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  • Tous les Matins du Monde (All the Mornings of the World)
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Tous les Matins du Monde (All the Mornings of the World)


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Product Details

  • Actors: Gerard Depardieu, Jean-Pierre Marielle, Anne Brochet, Guillaume Depardieu, Carole Richert
  • Directors: Alain Corneau
  • Writers: Alain Corneau, Pascal Quignard
  • Format: Multiple Formats, Color, Content/Copy-Protected CD, Dolby, NTSC, Original recording remastered, Restored, Subtitled, Widescreen
  • Language: French (Dolby Digital 5.1)
  • Subtitles: English
  • Region: Region 1 (U.S. and Canada only. Read more about DVD formats.)
  • Aspect Ratio: 1.66:1
  • Number of discs: 2
  • Rated: Unrated
  • Studio: KOCH LORBER FILMS
  • DVD Release Date: March 7, 2006
  • Run Time: 115 minutes
  • Average Customer Review: 4.5 out of 5 stars  See all reviews (68 customer reviews)
  • ASIN: B000CSUNRU
  • Amazon Best Sellers Rank: #120,470 in Movies & TV (See Top 100 in Movies & TV)
  • Learn more about "Tous les Matins du Monde (All the Mornings of the World)" on IMDb

Special Features

  • Documentary feature Jordi Savall: In Search of the Perfect Sound
  • Interviews with director Alain Corneau, actor Jean-Pierre Marielle and composer/conductor Jordi Savall
  • Making of Featurette
  • Cesar Awards Footage
  • Original French Theatrical Trailer
  • Commemorative 8 Page Booklet

Editorial Reviews

In the dazzling tradition of Amadeus, Tous les Matins du Monde is a seductive tale of music and passion set in provocative 17th century France. Academy Award® nominee Gérard Depardieu (Best Actor – Cyrano de Bergerac) stars in a fascinating story filled with romance, lust, desire, devotion, revenge and intrigue. A reclusive composer and his two beautiful daughters’ lives are forever changed by a flamboyant young student who enters their lives. See for yourself why critics and audiences alike are applauding this magnificent film and celebrated winner of 7 César Awards including Best Picture!

Background on the Film The film is the result of the collaboration between novelist Pascal Quignard, director Alain Corneau and musician Jordi Savall who wanted to do a film on music. Quignard wrote and adapted the book to a screenplay.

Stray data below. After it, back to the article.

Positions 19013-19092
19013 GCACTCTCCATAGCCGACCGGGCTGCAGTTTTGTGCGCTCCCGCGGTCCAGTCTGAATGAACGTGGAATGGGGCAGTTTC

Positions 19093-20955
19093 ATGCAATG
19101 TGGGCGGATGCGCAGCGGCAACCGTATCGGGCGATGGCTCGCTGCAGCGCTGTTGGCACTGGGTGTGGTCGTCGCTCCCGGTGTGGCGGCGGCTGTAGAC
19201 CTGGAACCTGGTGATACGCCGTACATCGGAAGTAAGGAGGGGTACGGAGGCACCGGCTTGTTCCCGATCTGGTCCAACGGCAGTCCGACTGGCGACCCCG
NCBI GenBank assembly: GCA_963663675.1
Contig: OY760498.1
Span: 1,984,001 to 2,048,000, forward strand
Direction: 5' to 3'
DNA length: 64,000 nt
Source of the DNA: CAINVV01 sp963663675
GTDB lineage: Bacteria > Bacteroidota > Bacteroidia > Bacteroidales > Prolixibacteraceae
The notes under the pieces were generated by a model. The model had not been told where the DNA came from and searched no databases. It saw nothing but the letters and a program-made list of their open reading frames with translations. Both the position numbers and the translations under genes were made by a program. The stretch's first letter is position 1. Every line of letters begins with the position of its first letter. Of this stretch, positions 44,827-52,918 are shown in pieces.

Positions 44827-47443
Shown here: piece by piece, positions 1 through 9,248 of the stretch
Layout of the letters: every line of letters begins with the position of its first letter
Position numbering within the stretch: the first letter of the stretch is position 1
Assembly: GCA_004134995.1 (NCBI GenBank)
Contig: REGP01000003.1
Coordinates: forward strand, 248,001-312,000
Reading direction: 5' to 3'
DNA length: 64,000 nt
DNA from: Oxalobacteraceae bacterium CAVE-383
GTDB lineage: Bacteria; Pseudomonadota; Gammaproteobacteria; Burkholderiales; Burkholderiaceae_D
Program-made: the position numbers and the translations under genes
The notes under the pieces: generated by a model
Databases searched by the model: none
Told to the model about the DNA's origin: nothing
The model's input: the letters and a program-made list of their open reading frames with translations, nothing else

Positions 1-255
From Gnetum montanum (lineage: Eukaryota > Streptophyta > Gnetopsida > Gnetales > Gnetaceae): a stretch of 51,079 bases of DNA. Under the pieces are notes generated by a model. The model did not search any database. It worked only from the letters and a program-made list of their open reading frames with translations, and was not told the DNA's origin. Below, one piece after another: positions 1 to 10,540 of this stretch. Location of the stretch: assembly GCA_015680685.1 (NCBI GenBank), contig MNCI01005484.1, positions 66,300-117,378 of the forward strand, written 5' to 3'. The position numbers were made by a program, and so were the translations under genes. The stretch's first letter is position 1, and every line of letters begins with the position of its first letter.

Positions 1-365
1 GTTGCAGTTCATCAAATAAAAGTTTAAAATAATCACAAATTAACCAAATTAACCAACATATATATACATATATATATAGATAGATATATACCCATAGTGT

The film was a phenomenal success and sold 2 million tickets in the first year and was distributed in 31 countries. The soundtrack was certified platinum (500,000 copies) and made Jordi Savall an international star.

Customer Reviews

This was a very good movie--a wonderful performance by all actors in it, but it was SO VERY SAD!!
Janet Spencer
In the process he will fall in love with Madeline, the eldest of Saint Colombe's children, as he slowly absorbs (take?)
R. Galeano Valencia
The film is an ode to the inner beauty and the meaning of music, and its main theme is the love of music.
Tintin

Most Helpful Customer Reviews

92 of 94 people found the following review helpful By Snowbrocade VINE VOICE on June 20, 2006
Format: DVD
This film is a feast for the senses--and the spirit. The story is a fictionalized version of the apprenticeship of a famous viol player, Marais, in the 1600's. His teacher, the legendary Sainte Colombe is a man who makes a spiritual discipline of playing music to the exclusion of nearly all else. Sainte Colombe's talent is supposed to be so great that he can imitate any human sound. Yet he does not care about fame and fortune. He shuns the frivolity of the French court of Louis XIV and even refuses to go to court when commanded by the King who wishes to hear him play.

Sainte Colombe fires his young disciple Marais despite his considerable talent. Colombe states in essence that Marais' astounding techinical expertise aside that there is no music in what he plays. Marais goes on to become court musician but still yearns to learn from the master.

This incredible story was filmed with precision and artistry. Each scene looks looks like a renaissance painting. The story is sad and haunting--clearly many of the characters are clinically depressed. Yet somehow this film conveys an unearthly beauty and dedication to art that is inspiring.

In addition the music is a wonderful discovery. Having never heard these composers it is a joy to be exposed to these plaintive complex melodies.
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69 of 71 people found the following review helpful By Margaret M. Duffy on December 23, 1999
Format: VHS Tape Verified Purchase
I first saw this movie during its theatrical run and found it so haunting that I have had to watch it again and again. It seems to me that, like many European movies, there is an overriding idea running behind the incidents of the story. In this case, the overriding idea is that love has different forms and levels.

The plot, which is set primarily in the middle years of the 17th century in France (1640-1670), involves the interrelationship between the familiy of Monsieur de St. Colombe, a great, but reclusive virtuoso on the viola da gamba, his two daughters, and Marin Marais, St. Colombe's pupil who becomes a successful player and composer on the viola da gamba.